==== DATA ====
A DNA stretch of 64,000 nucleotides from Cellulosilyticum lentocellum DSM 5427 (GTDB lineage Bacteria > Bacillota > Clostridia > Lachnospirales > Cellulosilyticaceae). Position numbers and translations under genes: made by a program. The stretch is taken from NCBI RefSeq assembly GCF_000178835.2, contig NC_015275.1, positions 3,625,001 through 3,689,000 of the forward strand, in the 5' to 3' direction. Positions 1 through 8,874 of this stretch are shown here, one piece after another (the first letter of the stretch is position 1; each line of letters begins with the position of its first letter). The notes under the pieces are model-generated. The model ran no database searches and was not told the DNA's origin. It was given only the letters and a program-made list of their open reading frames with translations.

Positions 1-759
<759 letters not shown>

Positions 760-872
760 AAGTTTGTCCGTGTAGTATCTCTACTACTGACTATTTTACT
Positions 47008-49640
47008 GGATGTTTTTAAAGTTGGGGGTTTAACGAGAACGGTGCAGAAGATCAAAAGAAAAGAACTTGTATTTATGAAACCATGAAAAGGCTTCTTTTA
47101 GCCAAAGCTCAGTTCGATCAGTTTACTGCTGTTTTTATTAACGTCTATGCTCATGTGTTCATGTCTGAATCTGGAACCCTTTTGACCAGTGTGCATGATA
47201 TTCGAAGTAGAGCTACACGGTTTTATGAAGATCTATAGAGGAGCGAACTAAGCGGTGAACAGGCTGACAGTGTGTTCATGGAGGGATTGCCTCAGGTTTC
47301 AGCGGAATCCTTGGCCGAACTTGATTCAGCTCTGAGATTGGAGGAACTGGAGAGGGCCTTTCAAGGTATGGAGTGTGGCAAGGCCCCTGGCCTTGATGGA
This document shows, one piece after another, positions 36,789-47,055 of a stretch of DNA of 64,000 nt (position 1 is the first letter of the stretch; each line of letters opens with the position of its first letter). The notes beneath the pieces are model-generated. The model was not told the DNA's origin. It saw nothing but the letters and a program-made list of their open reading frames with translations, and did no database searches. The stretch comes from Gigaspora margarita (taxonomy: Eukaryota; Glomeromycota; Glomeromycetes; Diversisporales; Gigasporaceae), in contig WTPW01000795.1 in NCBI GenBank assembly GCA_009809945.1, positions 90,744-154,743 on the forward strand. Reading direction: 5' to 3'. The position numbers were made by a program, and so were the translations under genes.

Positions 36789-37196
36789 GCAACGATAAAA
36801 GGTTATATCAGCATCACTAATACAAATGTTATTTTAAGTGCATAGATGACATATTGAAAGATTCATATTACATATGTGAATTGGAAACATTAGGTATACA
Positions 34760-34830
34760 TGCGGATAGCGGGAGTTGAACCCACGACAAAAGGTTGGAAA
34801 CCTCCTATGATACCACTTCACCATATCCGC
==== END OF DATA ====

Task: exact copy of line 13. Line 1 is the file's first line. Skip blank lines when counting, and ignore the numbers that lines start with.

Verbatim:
36789 GCAACGATAAAA